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POSTED ON 05/04/07
Tourism industry seeks Filipino workers
SPECIAL TO THE GLOBE AND MAIL
VICTORIA -- A shortage of foodservice and housekeeping workers has B.C.'s $9.8-billion tourism and hospitality sector worried.
So much so that operators have launched an aggressive international recruitment campaign that is delivering Filipino workers to Vancouver Island's west coast.
"Worker shortage is a crisis, not just a challenge," says Charles McDiarmid, managing director of Tofino's up-market Wickaninnish Inn. "The entire 2006 season
we spent thousands of dollars advertising for workers in Canada. There was not a day [in 2006] that we were not actively recruiting. But we were still chronically
short between 10 and 20 workers."
Wickaninnish Inn will welcome six Filipino workers this spring. Expected to be the beginning of a long-term plan for foreign worker recruitment, he says the
Filipinos will stay in the resort's worker living units.
"We hope to bring a number of Filipinos over [to Tofino] so they can establish camaraderie and a system of support."
Mr. McDiarmid says efforts will be made to nurture a "community atmosphere" by encouraging Tofino grocers to stock Filipino food items and through creation of
a network with other operators employing Filipinos.
B.C. and Yukon Hotel Association spokesman Ashley Haslett says Filipino workers will also come to Whistler and the Okanagan this year.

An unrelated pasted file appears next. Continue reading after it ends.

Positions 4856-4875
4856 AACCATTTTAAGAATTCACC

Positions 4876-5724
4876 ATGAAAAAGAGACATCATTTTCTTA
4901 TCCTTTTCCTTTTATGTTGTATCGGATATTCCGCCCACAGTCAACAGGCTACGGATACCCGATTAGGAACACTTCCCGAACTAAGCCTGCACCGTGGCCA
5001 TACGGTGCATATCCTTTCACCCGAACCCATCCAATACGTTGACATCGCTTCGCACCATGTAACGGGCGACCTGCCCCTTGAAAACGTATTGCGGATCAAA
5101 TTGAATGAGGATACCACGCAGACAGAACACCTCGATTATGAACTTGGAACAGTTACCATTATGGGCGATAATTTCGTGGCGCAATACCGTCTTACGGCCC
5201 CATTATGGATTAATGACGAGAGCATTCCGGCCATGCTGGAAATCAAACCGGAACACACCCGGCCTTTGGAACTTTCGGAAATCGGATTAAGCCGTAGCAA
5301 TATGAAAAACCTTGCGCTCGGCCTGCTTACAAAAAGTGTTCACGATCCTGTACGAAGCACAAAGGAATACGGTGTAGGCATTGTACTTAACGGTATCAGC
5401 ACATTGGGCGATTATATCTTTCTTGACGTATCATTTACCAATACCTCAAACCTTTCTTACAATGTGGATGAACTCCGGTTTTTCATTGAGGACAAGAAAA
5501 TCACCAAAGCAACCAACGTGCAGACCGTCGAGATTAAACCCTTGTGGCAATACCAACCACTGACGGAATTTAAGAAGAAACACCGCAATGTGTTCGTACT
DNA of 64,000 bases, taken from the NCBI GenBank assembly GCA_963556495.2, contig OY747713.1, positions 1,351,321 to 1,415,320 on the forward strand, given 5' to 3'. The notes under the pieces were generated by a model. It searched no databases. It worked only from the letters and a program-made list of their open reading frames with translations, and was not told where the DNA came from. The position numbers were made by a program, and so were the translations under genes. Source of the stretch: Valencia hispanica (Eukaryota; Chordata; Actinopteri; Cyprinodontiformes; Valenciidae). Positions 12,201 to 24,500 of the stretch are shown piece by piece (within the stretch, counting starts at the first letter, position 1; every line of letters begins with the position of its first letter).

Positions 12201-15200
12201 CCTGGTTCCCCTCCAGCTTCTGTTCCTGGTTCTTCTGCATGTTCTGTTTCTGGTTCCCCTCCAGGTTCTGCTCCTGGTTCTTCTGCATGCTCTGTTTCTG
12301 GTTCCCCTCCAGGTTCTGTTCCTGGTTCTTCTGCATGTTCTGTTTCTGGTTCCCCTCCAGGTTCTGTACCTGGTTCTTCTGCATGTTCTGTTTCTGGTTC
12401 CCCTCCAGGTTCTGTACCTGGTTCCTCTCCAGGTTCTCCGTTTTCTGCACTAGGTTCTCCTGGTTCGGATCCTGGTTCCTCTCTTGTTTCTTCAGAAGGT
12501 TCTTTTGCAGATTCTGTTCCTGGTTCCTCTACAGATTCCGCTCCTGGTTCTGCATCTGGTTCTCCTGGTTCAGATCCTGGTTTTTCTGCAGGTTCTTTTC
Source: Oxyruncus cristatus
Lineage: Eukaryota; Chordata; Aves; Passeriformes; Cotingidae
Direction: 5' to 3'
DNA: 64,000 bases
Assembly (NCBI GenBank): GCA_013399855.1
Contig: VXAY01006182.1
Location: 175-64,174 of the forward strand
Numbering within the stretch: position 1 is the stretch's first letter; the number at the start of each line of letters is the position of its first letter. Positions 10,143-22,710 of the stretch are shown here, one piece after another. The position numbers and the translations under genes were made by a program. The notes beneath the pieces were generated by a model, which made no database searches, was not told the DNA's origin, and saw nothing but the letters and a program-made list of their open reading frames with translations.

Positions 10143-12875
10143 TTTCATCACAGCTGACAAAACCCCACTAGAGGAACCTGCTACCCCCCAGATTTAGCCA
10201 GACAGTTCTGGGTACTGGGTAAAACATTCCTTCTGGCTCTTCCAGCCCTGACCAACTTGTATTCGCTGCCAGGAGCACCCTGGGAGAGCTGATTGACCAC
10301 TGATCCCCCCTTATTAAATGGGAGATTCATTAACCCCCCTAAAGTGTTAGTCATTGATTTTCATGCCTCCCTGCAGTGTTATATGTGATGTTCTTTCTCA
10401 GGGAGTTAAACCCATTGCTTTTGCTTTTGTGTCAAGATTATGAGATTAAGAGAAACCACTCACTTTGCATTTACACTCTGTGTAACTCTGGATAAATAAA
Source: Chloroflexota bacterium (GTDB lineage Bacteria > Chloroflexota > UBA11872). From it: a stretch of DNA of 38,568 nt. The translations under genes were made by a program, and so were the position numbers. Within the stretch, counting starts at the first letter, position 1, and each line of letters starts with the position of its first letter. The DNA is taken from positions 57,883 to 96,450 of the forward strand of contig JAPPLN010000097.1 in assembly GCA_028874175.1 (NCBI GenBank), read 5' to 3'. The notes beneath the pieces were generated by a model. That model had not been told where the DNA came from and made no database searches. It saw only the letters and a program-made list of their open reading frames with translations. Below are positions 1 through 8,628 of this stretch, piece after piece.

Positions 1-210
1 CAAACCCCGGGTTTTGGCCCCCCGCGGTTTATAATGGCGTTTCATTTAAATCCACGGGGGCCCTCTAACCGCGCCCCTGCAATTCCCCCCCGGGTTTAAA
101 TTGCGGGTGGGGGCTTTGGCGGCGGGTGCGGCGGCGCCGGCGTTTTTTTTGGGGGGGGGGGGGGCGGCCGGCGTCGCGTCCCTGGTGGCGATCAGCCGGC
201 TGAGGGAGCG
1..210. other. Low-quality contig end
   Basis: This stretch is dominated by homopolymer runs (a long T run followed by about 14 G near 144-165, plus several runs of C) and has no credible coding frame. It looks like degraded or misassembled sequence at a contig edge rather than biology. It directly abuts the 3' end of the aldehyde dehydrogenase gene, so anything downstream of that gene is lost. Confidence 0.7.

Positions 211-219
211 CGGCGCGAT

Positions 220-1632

The BCYHA has retained Victoria firms Chemistry Consulting and Success Immigration Services Canada Ltd. to find Filipinos on behalf of its members. Mr.
Haslett says the program is crucial to the continued health of the hotel industry across the country, because Canadians are not responding to aggressive advertising
Mr. Haslett says a recent poll of the association's 580 members representing 48,000 rooms indicated 79 per cent are planning to hire this year. Of these, 70 per cent
were finding it hardest to get room attendants and housekeeping and cleaning staff.
"Forty-two per cent of these members report losing business because they have been unable to hire staff," he says.
So, through an office in Cebu City, Philippines, Success Immigration is recruiting 300 Filipino workers for the 2007-08 season.
These will be among the first wave accepted under new Temporary Foreign Worker Program rules that Human Resources and Social Development Minister Monte
Solberg unveiled on Feb. 23.
Program revisions include a new "Regional Occupations Under Pressure" list. Employers must make domestic recruitment efforts, including seven calendar days
advertising -- before looking outside Canada. Also, work permits have been extended from one to two years; as of April 1 employers can apply online for federal
permission to recruit abroad; and, in the spirit of expediency, HRSDC is streamlining worker-permit processing.
Even with program changes, there is a significant investment of time, energy and money by the Wickaninnish Inn and the Filipinos relocating to Tofino.
The Wickaninnish Inn is paying Chemistry Consulting and Success Immigration $2,500 per worker: $500 per worker payable at the beginning of recruitment
globeandmail.com: Tourism industry seeks Filipino workers Page 2 of 2
agreement; $1,000 per worker payable on the date of issuance of the work visa; $1,000 per worker payable on the date the worker arrives in Canada. Expenses
include return airfare of up to $2,000; local health-care expenses of $54 per month per worker; and a visa fee of $150. Some of the expenses Filipinos pay include a
$55 administration fee to the Philippine Overseas Employment Agency; medical check-up fees; costs for a criminal check through the National Bureau of